When Daron Babcock, the founder and CEO of Bonton Farms, first came to the Bonton neighborhood in Dallas more than a decade ago, he knew he wanted to help make a difference for the people that lived there. He noticed that people in the community, commonly referred to as a food desert, were struggling to find gainful employment, whether from a lack of opportunity or because they had been involved in the criminal justice system, and many people didn’t have access to adequate food and nutrition.
In fact, the Bonton community has been called a food desert for years due to the lack of access to fresh produce. As a result, the health outcomes of the people who live there have been historically poor — Bonton has almost double the risk of obesity, diabetes, stroke, heart disease and other diseases that can be linked to nutrition.
The reasons for this are complex, but much of it stems from the systemic racial injustice and oppression that has been present in the area for hundreds of years.
Bonton Farms Started as a Vegetable Garden in a Vacant Lot
In an effort to give back and provide more opportunities for the Bonton community, Babcock set to work fixing up the house and surrounding lot that is Bonton Farms today. He built a vegetable garden in one of the vacant lots and continued encouraging people from the community to take part in the project.
Bonton Farms evolved overtime as more community members from the area became involved. Over 50 people are employed by Bonton today, and the farm continues to provide holistic support for those in need.
“People have been very receptive, more and more people have been coming down to the end of this cul-de-sac, which is not somewhere a lot of people have ventured historically,” says Kaitlynn McConnville, communications manager at Bonton Farms. “We’re still working on community outreach — it’s a long-term game trying to get people who have never been down here. The great thing is that because we employ a lot of people, they can act as unofficial brand ambassadors and tell their neighbors to come check it out.”
New Restaurant and Coffee House Opened on the Grounds
In 2017, Bonton Farms opened its market café restaurant as a place for people in the community to gather and share stories over healthy meals. Later, they also added a coffee house and a preservatory in 2021.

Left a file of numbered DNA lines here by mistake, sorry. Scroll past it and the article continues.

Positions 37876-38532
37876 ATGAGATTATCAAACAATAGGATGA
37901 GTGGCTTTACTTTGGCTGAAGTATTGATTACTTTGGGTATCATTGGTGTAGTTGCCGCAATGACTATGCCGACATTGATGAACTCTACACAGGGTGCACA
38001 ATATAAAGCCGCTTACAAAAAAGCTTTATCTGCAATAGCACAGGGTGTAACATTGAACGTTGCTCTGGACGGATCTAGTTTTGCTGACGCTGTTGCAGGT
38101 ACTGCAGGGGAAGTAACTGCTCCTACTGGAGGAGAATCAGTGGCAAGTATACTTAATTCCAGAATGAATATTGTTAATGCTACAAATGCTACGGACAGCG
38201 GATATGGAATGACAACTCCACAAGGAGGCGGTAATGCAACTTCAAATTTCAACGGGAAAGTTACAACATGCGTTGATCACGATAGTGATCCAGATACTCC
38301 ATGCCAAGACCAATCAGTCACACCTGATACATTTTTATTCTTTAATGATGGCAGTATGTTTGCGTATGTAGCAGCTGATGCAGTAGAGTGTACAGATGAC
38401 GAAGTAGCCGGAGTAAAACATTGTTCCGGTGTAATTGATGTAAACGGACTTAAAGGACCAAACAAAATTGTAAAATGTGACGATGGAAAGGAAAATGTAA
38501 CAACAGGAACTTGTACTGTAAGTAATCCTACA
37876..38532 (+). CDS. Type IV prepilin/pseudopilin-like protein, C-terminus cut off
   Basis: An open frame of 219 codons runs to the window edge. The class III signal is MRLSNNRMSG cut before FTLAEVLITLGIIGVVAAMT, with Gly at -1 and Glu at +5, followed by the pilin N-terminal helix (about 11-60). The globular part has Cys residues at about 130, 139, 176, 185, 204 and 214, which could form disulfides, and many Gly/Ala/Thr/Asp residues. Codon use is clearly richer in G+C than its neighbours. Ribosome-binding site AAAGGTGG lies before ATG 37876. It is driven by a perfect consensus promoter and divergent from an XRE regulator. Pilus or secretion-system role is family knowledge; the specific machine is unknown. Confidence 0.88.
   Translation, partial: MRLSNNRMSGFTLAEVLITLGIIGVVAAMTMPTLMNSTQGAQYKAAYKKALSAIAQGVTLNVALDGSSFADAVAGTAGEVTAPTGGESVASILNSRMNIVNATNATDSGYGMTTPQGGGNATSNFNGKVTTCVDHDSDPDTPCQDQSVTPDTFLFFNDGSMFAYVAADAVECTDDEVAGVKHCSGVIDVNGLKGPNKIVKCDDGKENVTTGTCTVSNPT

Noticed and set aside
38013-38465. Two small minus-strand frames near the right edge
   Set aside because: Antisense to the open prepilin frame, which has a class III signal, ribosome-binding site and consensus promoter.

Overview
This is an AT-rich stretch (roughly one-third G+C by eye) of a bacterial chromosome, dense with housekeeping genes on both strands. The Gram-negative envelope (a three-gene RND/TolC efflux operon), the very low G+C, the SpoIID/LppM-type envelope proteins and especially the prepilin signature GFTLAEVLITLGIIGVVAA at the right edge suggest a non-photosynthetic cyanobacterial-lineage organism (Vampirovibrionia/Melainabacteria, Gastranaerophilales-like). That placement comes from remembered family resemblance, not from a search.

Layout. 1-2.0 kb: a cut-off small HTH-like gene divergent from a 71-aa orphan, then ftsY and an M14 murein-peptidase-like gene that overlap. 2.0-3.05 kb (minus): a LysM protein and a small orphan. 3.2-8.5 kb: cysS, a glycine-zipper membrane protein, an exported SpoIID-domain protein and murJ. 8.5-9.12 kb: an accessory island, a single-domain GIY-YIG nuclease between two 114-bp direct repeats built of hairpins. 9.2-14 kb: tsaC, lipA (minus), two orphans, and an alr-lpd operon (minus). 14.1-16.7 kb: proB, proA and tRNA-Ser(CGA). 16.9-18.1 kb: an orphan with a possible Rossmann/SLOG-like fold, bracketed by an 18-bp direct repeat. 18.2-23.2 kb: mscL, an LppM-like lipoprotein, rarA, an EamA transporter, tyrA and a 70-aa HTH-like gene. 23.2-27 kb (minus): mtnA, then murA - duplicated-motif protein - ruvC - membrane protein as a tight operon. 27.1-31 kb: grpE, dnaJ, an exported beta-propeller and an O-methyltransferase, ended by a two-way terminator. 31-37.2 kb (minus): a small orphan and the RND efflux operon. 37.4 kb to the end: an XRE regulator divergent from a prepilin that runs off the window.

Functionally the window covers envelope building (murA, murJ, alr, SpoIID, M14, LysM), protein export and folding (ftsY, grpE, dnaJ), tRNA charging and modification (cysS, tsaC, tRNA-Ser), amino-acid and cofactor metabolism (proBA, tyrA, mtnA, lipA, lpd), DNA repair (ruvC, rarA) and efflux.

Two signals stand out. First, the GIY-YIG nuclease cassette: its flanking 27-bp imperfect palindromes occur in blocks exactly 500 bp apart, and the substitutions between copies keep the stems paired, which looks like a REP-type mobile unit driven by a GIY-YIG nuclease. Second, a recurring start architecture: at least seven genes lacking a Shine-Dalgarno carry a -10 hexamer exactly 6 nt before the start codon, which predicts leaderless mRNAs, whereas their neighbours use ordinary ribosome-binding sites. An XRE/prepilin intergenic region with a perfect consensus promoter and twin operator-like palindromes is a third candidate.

“We just recently revamped our menu, so we’re trying to incorporate more of the stories of southern cuisine and where it came from because with the industrialization of food, we’ve really moved away from that and from the use of authentic ingredients,” McConville says. “So, we’re trying to get back to those original flavors, restore health and teach people about the history of food.”
Bonton Farms Is a Place for People to Gather
The non-profit organization approaches rehabilitation from a holistic, 360-degree view, which means they prioritize the seven pillars of human essentials including health and wellness, safe and affordable housing, a sense of belonging and more.
In this sense, Bonton Farms is much more than just a place to buy fresh food in a food desert: it’s one of few employers in the area, a community center for people to come and gather, and for some, a home — Bonton Farms also provides affordable housing options for community members in the form of apartments and tiny homes.
“The farm is very open, people can come and pet the goats, talk to people on the patio, or just read a book, and we don’t charge an entry fee because we want this to be a community center where conversations happen and people come together,” McConnville says. “I’ve had people email me and say I grew up in Bonton, and it’s so cool to see so many different people laughing and working together. It’s something they haven’t seen before.”
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Lead image by Christina Childress Photography – Courtesy Bonton Farms